Notes to editors
Faraday Battery Challenge
The Faraday Battery Challenge has been backed by £541 million since 2017. It is delivered by Innovate UK on behalf of UK Research and Innovation. It is making the UK a science superpower for batteries by supporting the UK’s world-class battery facilities and growing innovative businesses that are developing the battery supply chain for our future prosperity. Its aim is to build a high-tech, high-value, high-skill battery industry in the UK.
Projects previously backed by the Challenge include:
Backing for Cornish Lithium Ltd, in the first of four pilot plants that will extract lithium from geothermal waters near Redruth. The firm also intends to recover lithium-laden mica deposits from old China clay pits in the county. Cornwall could produce a third of the UK’s lithium requirement for electric vehicle (EV) batteries within five years.
Backing for Nexon Ltd’s SUNRISE project, which looks to triple the energy density of Lithium-ion batteries, by using silicon-based anodes instead of conventional graphite ones. Nexeon is already supplying a number of Tier 1 global battery manufacturers and OEMs. Its latest investment funding round saw the firm secure $200 million to mass produce tens of thousands of metric tonnes annually of its silicon-based anode materials for use in rechargeable Lithium-ion batteries.
About the Faraday Institution
The Faraday Institution is the UK’s independent institute for electrochemical energy storage research, skills development, market analysis, and early-stage commercialisation. Bringing together expertise from universities and industry, the Faraday Institution endeavours to make the UK the go-to place for the research and development of new electrical storage technologies for both the automotive and wider relevant sectors.
The Faraday Institution is funded by the Faraday Battery Challenge at UK Research and Innovation. Headquartered at the Harwell Science and Innovation Campus, the Faraday Institution is a registered charity with an independent board of trustees.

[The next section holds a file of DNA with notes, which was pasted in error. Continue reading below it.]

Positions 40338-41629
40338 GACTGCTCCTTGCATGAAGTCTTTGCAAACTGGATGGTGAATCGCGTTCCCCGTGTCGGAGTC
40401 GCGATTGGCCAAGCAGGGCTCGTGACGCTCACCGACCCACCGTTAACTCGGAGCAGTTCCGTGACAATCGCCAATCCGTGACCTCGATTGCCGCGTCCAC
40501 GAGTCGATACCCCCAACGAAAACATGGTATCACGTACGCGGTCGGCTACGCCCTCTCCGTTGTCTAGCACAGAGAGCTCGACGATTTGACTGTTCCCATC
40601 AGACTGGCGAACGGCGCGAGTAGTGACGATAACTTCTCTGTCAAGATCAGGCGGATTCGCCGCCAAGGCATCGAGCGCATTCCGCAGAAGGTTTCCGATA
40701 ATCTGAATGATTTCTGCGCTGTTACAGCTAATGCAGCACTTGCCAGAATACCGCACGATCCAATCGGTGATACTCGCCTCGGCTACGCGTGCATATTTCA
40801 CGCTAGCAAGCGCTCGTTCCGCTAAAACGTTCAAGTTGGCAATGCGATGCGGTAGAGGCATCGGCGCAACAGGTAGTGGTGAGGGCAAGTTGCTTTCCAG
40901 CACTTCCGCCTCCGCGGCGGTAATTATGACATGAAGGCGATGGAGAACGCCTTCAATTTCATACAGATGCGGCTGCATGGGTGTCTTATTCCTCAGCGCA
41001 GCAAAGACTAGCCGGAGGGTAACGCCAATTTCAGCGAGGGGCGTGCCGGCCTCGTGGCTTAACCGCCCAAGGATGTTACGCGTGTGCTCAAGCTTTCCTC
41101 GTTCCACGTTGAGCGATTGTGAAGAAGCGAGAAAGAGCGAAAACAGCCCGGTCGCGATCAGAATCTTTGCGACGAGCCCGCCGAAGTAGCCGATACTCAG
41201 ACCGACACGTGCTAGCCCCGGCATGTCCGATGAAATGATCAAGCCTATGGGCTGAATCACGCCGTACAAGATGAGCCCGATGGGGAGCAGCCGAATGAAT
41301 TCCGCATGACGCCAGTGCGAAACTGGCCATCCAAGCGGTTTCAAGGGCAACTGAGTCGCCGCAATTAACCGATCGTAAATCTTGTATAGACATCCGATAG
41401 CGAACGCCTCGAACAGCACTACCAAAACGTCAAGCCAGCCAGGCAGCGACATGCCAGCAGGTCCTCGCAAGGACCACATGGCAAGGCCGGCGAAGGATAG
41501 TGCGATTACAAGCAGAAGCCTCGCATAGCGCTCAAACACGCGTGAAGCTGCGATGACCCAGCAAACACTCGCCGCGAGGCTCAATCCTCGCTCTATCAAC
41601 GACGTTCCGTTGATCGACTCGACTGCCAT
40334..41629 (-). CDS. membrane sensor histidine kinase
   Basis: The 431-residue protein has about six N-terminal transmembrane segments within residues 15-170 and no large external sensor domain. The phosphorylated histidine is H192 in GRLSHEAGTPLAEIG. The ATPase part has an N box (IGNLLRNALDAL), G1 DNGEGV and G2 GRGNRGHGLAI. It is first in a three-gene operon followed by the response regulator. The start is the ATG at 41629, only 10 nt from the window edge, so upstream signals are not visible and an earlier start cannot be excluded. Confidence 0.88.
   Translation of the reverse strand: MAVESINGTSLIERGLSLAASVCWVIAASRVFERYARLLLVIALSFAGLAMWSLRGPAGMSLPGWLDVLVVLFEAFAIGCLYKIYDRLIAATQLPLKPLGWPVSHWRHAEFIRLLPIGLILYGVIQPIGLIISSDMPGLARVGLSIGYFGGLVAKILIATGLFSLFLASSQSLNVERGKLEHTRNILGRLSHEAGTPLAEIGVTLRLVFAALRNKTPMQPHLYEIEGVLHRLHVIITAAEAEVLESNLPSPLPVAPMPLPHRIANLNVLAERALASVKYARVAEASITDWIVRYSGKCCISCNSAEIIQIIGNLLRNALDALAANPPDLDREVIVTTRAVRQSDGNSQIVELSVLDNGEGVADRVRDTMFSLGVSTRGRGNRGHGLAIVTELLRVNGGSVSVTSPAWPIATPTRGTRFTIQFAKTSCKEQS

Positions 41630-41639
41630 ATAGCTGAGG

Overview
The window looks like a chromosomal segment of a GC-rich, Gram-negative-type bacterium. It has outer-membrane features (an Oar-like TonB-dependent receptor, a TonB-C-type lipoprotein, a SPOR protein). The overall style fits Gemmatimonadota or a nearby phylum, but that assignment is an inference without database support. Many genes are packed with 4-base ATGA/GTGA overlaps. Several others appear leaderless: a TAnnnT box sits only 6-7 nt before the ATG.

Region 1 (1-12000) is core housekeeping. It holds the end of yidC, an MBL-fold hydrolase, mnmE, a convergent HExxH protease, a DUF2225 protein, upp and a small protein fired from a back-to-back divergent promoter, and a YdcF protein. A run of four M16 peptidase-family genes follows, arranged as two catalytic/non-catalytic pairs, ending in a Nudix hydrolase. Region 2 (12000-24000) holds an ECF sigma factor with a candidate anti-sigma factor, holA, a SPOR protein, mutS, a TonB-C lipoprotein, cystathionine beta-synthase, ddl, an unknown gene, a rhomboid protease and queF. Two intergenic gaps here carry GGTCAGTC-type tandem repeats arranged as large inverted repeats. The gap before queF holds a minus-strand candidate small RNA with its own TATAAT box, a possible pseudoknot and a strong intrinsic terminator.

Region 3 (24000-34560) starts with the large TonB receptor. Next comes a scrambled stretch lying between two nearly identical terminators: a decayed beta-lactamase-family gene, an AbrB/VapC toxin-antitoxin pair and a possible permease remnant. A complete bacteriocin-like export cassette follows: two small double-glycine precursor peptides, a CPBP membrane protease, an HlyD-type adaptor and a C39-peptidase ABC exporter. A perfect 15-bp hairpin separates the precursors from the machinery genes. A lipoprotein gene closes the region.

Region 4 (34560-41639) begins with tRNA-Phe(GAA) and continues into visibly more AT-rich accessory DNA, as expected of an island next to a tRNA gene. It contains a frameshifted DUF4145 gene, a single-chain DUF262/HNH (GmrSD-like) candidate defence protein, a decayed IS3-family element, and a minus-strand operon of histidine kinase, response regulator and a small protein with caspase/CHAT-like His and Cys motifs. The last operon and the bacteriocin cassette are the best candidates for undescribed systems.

About the UK Battery Industrialisation Centre (UKBIC)
The UK Battery Industrialisation Centre (UKBIC) was opened in July 2021. The national battery manufacturing development facility provides the missing link between battery technology, which has proved promising at laboratory or prototype scale, and successful mass production.
Based in Coventry, UKBIC welcomes manufacturers, entrepreneurs, researchers and educators, and can be accessed by any organisation with existing or new battery technology – if that technology brings green jobs and prosperity to the UK.
In addition to funding from the Faraday Battery Challenge through UK Research and Innovation, UKBIC is part-funded through the West Midlands Combined Authority. The facility was delivered through a consortium of Coventry City Council, Coventry and Warwickshire Local Enterprise Partnership and WMG, at the University of Warwick, following a competition in 2018 led by the Advanced Propulsion Centre with support from Innovate UK.
Driving the Electric Revolution Challenge
Power Electronics, Machines and Drives (PEMD) technologies are what make things ‘go’. They are found in a wide range of places from cars, to solar panels, to mobile phones and in hairdryers. High-tech, high-value industries rely on them and a workforce skilled in their design and creation.
The Driving the Electric Revolution Challenge supports projects that that build awareness of PEMD and fill gaps in the UK’s workforce talent and training capabilities.